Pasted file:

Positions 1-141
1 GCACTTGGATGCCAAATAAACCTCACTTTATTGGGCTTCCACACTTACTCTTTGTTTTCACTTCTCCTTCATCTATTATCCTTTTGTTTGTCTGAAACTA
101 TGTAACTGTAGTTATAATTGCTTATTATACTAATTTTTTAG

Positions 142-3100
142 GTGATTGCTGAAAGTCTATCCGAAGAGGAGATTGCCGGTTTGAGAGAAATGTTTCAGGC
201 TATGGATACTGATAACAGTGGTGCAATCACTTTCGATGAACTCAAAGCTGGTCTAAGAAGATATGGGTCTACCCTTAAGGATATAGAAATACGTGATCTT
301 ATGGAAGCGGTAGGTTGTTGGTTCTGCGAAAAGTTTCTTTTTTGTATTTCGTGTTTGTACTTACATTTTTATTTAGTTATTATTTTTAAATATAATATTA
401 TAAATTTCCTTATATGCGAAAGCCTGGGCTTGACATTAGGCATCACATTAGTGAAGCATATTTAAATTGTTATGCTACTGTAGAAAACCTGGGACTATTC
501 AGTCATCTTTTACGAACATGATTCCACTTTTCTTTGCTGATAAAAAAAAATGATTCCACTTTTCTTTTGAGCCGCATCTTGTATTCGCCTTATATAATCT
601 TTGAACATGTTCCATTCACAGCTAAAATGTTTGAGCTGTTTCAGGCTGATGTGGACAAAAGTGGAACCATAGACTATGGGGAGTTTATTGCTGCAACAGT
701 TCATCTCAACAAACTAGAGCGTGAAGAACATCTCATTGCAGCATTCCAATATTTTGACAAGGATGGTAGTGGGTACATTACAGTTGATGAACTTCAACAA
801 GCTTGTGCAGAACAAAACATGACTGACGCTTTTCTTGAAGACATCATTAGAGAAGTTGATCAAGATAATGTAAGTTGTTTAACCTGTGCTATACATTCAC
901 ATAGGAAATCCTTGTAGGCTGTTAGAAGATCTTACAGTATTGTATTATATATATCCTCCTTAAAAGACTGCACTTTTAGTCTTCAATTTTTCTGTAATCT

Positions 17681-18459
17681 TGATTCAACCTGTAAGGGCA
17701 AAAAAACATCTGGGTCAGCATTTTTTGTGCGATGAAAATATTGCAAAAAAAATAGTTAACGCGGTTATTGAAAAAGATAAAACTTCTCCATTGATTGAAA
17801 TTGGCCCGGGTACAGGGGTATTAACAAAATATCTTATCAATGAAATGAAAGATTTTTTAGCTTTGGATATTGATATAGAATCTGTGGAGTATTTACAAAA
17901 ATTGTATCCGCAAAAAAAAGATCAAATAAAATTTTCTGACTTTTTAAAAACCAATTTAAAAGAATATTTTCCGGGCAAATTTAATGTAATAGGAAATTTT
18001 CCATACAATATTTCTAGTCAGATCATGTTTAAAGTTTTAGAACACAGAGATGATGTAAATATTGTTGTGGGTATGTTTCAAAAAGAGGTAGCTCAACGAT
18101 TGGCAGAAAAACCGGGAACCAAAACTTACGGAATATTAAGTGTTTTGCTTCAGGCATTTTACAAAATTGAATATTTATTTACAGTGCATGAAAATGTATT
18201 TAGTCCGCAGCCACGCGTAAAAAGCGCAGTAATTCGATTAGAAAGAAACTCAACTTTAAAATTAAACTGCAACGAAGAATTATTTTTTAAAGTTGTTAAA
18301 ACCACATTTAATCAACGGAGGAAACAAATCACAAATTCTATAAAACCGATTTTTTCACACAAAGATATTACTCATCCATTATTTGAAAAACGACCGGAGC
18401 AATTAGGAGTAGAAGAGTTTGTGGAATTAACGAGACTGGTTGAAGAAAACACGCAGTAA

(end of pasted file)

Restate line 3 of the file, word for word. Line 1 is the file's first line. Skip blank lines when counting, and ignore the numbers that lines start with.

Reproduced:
101 TGTAACTGTAGTTATAATTGCTTATTATACTAATTTTTTAG